Emily Thompson's account of the modern American soundscape moves like a [End Page 260] grand tape loop, slowly passing the chronological spindles of 1900 and 1933 to build an increasingly active acoustic mirror of the era. Buildings stand in for either loop point: Symphony Hall in Boston, which opened on 15 October 1900, and Rockefeller Center's Radio City Music Hall, which opened on 27 December 1932. The Boston facility was the first in American history to be designed on the principles of reverberation outlined by the formula of Harvard physics researcher Wallace Sabine. At this point, acoustic science first met the field of commercial design and architecture. By 1932, interior sound design had taken a weird trip through the circuits. Acoustic tiles and loudspeakers canceled out most of the natural reverberation. Reverb was then applied electronically to the outgoing signal. This narrative of the loss of natural reverberation and its electroacoustic reconstruction participates in "a larger cultural matrix of modernity dedicated to the destruction of traditional time-space relationships" (p. 172).
Between an introduction to modern acoustics and a closing chapter on electroacoustic theater design, Thompson follows four chronological trails through several specific fields: first, acoustics; next, musical composition and noise abatement engineering; then, environmental control and acoustic materials manufacture; and finally, the motion picture industry and electroacoustic engineering. The influence of certain players, such as Sabine, echoes across the chapters. Sabine provided his formula as open source to academics, engineers and commercial designers and builders. The resulting field of acoustics depends on the application of ideas across disciplines and institutions, while tools like the condenser transmitter, developed around 1917, are hybrids of this theoretical and practical exchange.
The pages of Thompson's book are filled with examples of cross-disciplinary transaction, theft and influence. Sometimes this contact is direct, chronicled in accounts of academics such as Vern Knudsen, who taught physics at UCLA while fostering lucrative consulting assignments with both the city of Los Angeles and the motion picture industry. The most interesting chapter in the book, "Noise and Modern Culture, 1900-1933," offers an example of less direct influences. This rambunctious chapter constructs a compact noise portrait of the era. Anecdotes of New York apartment living—where neighbors squabble over noisy parties and attempt to use noise-controlling legislation to settle their complaints—juxtapose against tales of various musicians seeking to imitate urban noise (particularly jazz composers such as Duke Ellington) or to devise instruments for making raw noise (such as Tomasso Marinetti and Luigi Russolo). Advocates for noise control team up with engineers promising to measure and eliminate noise from the public soundscape even as audiences struggle to come to terms with the radical soundscapes assaulting them in the concert hall, including Man Ray's inauguration of the mosh-pit decades early by throwing punches during the 1923 premiere of George Antheil's Mechanisms.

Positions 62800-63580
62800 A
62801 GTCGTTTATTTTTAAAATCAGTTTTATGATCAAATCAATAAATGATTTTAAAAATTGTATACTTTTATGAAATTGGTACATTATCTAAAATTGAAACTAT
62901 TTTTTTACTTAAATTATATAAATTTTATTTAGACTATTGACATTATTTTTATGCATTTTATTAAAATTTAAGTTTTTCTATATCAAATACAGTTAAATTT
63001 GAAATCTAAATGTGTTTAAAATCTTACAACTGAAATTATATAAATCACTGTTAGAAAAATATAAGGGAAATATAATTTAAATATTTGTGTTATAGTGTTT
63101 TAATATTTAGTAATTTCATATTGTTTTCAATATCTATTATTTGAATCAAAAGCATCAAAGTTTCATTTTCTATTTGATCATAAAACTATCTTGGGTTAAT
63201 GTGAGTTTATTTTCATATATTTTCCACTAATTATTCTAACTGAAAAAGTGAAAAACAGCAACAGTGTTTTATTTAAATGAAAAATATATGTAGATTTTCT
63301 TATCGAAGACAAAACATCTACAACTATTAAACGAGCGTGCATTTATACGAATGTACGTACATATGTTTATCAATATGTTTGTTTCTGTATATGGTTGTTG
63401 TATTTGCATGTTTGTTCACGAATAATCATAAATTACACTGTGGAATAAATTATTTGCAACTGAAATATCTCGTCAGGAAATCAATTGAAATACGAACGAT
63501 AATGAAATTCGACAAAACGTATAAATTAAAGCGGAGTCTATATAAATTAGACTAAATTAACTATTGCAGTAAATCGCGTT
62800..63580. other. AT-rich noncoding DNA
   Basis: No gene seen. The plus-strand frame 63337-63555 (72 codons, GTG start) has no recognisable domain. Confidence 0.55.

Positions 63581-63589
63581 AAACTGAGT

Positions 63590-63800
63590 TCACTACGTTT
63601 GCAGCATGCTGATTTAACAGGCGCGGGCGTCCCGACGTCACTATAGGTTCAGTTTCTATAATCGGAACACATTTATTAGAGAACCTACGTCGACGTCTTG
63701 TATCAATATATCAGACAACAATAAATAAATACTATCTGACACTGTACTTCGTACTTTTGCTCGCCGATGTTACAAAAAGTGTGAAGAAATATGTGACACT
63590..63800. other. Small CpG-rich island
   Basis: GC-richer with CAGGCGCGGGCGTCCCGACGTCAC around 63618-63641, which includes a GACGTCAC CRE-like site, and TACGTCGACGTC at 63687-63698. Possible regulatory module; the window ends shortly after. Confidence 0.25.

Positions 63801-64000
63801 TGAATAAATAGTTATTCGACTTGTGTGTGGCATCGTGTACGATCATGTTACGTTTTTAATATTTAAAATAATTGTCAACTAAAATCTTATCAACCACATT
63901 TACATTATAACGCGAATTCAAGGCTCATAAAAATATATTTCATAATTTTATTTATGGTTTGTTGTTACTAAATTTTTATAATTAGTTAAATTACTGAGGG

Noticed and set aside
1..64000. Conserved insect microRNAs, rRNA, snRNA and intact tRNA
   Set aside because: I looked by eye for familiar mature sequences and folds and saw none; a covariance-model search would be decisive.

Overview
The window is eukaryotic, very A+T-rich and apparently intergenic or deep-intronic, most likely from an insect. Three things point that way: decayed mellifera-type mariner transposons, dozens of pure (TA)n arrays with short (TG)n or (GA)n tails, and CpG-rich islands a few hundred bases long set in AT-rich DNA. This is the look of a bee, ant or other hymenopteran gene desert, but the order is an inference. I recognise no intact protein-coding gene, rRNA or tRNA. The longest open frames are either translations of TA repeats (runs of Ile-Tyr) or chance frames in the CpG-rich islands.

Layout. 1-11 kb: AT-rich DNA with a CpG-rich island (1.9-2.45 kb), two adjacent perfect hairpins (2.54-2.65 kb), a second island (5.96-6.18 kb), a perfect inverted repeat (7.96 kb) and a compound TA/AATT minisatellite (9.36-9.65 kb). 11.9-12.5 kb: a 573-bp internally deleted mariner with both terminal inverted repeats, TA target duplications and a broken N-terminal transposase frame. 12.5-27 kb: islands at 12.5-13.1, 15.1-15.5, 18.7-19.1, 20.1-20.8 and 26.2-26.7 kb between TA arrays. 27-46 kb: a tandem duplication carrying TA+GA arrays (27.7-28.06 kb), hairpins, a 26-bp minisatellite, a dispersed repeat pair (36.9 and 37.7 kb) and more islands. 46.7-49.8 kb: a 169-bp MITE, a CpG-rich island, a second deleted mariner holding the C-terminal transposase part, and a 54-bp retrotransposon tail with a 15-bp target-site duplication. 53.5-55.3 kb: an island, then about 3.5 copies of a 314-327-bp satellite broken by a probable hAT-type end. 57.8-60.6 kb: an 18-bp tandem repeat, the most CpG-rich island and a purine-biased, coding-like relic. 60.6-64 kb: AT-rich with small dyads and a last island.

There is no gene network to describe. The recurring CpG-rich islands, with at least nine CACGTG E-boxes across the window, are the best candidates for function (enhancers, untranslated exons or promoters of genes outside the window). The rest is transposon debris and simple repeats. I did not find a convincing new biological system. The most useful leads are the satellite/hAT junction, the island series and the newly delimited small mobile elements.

Noting the general failure to abate urban noise, Thompson tracks the interiorization of sound as the design industry treats sound as one element of environmental control. She next defines the microphones and loudspeakers of electroacoustics as "modern sound" itself. As the reverberating space of live performance transforms into its own electronically generated double, Sabine's formula for reverberation is first revised, then rendered obsolete as it becomes a matter for electronic circuitry rather than a law of physical space. Thompson follows a general movement from the soundscape of the physical into the soundtrack, which she claims "epitomized the sound of modern America" owing to "its commodified nature, in its direct and nonreverberant quality, in its emphasis on the signal and its freedom from noise, and in its ability to transcend traditional constraints of time and space" (p. 284). Radio City Music Hall represents the final stage of modern aural architecture, a physical recreation of the virtual space of the soundtrack.
Thompson constructs a tangible cultural artifact not only through descriptions of sound but also through the lavish use of photographs, illustrations, vintage...